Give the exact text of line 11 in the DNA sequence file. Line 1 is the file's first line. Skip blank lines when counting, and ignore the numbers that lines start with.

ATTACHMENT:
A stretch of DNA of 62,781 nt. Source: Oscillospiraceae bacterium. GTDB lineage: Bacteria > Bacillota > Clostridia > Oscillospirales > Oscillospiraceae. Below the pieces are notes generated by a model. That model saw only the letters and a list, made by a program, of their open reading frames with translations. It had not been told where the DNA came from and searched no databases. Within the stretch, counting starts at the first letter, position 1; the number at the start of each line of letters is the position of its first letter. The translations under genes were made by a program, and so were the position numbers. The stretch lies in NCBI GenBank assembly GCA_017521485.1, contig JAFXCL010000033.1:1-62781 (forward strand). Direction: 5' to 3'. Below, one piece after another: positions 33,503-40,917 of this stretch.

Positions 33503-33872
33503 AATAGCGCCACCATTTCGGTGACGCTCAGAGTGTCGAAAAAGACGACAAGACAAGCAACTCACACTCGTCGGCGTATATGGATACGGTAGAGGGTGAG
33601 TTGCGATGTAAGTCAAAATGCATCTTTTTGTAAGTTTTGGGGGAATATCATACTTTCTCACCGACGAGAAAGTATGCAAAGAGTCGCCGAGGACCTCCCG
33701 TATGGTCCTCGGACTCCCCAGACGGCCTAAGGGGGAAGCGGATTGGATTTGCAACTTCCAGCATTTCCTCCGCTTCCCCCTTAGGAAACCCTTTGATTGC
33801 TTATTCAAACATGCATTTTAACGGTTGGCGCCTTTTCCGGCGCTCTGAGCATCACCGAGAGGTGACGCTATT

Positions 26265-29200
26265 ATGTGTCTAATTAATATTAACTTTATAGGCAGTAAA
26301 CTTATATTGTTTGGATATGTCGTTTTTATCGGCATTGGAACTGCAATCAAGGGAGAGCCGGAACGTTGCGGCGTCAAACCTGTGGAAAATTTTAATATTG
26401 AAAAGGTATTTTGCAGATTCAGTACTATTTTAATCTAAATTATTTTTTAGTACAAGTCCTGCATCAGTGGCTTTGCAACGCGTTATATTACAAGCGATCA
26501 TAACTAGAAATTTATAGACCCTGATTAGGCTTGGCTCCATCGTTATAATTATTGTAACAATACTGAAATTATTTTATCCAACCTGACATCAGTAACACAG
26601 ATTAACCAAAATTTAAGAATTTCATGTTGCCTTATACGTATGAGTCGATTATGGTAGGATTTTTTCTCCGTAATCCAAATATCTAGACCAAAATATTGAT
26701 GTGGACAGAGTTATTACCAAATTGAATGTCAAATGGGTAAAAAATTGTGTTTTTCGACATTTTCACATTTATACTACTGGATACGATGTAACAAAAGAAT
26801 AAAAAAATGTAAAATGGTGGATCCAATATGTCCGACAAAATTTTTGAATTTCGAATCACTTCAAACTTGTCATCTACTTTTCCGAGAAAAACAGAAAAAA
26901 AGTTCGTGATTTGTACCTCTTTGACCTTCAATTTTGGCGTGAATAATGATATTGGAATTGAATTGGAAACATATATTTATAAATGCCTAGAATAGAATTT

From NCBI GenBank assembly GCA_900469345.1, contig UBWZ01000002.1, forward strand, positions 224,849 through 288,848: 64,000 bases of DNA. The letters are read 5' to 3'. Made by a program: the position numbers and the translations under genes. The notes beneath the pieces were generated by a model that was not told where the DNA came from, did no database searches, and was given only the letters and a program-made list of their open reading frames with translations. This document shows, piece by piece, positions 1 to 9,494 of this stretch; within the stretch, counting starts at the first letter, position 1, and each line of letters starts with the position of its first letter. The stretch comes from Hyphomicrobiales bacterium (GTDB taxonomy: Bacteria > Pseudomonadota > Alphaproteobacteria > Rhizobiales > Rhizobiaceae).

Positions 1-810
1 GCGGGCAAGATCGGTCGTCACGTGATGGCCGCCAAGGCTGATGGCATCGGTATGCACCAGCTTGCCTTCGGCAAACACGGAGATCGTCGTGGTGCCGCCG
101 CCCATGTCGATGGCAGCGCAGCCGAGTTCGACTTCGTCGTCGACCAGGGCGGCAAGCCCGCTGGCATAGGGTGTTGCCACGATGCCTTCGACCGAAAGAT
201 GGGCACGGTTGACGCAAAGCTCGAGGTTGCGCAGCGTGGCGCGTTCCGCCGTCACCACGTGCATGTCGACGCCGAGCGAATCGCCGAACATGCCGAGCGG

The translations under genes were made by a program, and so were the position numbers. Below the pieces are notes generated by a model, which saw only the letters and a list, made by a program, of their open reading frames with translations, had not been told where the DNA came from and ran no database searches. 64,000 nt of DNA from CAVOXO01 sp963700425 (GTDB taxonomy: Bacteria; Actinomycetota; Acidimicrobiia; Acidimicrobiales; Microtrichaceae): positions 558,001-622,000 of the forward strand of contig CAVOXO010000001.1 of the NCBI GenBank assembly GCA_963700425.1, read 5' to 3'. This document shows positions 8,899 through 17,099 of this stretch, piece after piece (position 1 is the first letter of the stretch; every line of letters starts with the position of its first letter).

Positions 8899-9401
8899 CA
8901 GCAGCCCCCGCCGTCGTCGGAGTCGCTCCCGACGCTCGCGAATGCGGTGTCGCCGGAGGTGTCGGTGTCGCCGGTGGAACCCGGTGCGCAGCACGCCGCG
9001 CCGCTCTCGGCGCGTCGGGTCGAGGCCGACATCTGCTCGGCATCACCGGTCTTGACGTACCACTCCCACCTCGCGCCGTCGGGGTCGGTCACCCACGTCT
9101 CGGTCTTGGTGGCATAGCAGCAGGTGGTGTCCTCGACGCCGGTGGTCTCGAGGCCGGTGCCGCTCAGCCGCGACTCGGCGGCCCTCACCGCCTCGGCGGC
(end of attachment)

26501 TAACTAGAAATTTATAGACCCTGATTAGGCTTGGCTCCATCGTTATAATTATTGTAACAATACTGAAATTATTTTATCCAACCTGACATCAGTAACACAG